I think allot of C3 users would and could help with some tasks. And I see some are very skilled here. It would benefit the succes and take some pressure from your shoulders.
Maybe even simple tasks can be co-moderated, like answering here on the forum etc…

Looks already very promissing ! :slight_smile:
For me the Chordpro and or markup formatting would be very handy.


#7

:crazy_face::dizzy_face:


#8

Another little progress update. Today I got a basic DOM in place and single line layout working, including font styles, font fallback, mixed LTR/RTL text and the text is aligning on the baseline correctly. It’s not perfect (I think the exclamation point near the Arabic text should be on the left), but not a bad start…

Next is line wrapping which is going to take a lot more work (and probably too much coffee).

Also, I remembered Cantabile needs the ability to truncate text that doesn’t fit and put in ellipsis (…) indicators. I’m not sure how easily that’s going to fit into all this.


#9

I agree, impressive big Brad!


#10

Well I wasn’t wrong: line wrapping is complicated but after three or four failed and discarded attempts (including one where I had everything completely inside out) I think I’ve got the basics working. It looks simple on the surface, but there’s a lot going on here:

That’s a left-to-right paragraph with embedded right-to left text. Next up is the opposite: right-to-left paragraph with embedded left-to-right text.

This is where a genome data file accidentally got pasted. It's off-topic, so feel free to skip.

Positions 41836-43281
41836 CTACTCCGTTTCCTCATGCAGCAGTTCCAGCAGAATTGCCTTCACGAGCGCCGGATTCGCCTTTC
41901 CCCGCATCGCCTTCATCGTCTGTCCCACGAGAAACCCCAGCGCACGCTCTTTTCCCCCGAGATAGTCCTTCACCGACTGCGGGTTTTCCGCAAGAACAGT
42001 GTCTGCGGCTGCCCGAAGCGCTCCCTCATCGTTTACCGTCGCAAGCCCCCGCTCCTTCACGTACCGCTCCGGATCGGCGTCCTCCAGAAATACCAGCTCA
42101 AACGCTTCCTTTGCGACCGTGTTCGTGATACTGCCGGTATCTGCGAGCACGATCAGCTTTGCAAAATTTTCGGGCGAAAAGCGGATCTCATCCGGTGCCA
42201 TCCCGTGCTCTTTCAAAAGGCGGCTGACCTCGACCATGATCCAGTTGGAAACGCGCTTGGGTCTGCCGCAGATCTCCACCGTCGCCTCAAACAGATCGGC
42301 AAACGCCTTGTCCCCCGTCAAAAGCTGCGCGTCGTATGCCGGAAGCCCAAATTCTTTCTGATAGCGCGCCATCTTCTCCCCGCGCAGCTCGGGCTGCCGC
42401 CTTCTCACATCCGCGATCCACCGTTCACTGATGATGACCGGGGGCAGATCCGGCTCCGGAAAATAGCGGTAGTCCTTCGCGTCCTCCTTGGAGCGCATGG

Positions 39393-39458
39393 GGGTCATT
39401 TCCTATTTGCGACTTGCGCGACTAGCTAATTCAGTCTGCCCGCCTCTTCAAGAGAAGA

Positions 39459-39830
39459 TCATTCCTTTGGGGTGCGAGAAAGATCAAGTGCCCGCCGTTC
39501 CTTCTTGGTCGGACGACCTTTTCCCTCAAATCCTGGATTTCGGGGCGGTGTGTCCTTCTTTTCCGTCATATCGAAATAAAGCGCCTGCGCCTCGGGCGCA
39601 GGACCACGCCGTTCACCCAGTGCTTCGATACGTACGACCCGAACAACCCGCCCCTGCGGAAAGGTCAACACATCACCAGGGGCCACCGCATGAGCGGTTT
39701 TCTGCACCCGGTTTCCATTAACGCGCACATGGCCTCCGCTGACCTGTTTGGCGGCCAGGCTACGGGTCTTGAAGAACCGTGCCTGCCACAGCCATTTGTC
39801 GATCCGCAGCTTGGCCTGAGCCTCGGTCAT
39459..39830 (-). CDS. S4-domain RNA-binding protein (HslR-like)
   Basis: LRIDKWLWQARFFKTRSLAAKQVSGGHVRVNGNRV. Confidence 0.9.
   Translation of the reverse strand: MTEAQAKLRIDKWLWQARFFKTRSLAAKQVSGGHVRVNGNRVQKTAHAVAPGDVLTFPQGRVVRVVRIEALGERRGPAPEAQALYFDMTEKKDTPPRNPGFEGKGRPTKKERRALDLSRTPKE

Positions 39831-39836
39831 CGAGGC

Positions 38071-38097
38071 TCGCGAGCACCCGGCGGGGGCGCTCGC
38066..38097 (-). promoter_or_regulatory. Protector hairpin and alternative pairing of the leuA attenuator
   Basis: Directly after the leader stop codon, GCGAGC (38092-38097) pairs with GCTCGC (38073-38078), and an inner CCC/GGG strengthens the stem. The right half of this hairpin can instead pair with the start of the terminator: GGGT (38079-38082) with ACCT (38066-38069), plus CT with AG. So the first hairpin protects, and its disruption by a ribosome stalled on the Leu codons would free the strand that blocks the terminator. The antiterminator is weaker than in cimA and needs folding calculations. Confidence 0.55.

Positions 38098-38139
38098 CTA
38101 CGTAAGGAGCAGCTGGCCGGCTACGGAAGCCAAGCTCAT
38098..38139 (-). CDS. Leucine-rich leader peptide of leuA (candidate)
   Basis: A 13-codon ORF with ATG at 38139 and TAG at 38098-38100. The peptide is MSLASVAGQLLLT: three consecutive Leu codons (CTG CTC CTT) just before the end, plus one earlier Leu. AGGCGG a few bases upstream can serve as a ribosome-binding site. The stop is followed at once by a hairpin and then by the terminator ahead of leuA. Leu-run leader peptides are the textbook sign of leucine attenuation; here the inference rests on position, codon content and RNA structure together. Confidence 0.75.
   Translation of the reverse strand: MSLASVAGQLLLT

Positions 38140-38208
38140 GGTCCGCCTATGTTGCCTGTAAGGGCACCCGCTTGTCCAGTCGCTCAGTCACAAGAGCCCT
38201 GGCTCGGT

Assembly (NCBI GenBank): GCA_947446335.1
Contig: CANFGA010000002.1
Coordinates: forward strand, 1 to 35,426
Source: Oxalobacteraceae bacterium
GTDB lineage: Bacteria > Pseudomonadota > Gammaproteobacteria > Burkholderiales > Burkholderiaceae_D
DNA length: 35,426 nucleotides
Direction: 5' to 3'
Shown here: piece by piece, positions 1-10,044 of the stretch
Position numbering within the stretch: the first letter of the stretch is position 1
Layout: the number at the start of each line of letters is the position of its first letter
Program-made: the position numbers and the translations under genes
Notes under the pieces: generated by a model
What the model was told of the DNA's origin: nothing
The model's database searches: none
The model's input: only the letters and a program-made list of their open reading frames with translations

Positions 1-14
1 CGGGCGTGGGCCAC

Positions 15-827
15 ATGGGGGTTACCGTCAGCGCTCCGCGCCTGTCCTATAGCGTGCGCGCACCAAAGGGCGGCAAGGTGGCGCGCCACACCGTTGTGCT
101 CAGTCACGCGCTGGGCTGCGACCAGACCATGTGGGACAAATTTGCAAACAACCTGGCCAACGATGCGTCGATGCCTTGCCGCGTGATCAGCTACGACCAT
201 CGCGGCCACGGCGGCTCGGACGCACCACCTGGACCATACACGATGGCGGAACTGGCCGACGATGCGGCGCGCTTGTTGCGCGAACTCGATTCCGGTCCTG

Update: Damn it!. Thought I had right, but nope… RTL text isn’t wrapping correctly. Back to the drawing board. :frowning:


#11

Complex stuff indeed. The long-term benefits will make it all worth it.


#12

I think this might be the 5th rewrite of the line wrapping, and this time it might, maybe, possibly be actually right. Maybe.

The difference is subtle, but watch the Arabic words closely and you’ll see they need to be re-ordered when they’re split across lines. It also complicates end of line whitespace, which needs to be handled differently when the text at the end of the line is going right to left - to make sure it doesn’t end up either in the middle of the current line nor at the start of the next line.

Anyway, the good news is I’m back to where I was this morning and I think this new approach might simplify the right-to-left paragraph layout.


#13

Video doesn’t play? At least not for me?


#14

Try now…       


#15

Yup, works. Very impressive!


#16

That’s the sort of thing I’d spend six weeks fussing with, only to find that there was a fully tested library for that very thing already up on Rosetta Code . . .

Looks good!


#17

I did look and there is one under development for Avolonia and I’ve been chatting with the developer who’s working on it.

In the meantime, I think all the basics are now working:


#18

Great progress @brad !! I have been waiting to convert my notes for a while, really looking forward to this down the way…ran the latest build at 2 back to back nights of 4 hr 50 + song gigs. Solid as could be :wink:


#19

I can also affirm @dave_dore’s findings. I am on my 4th gig tonight with the latest build. Very solid, very pleased.


#20

Superscript and Subscript working…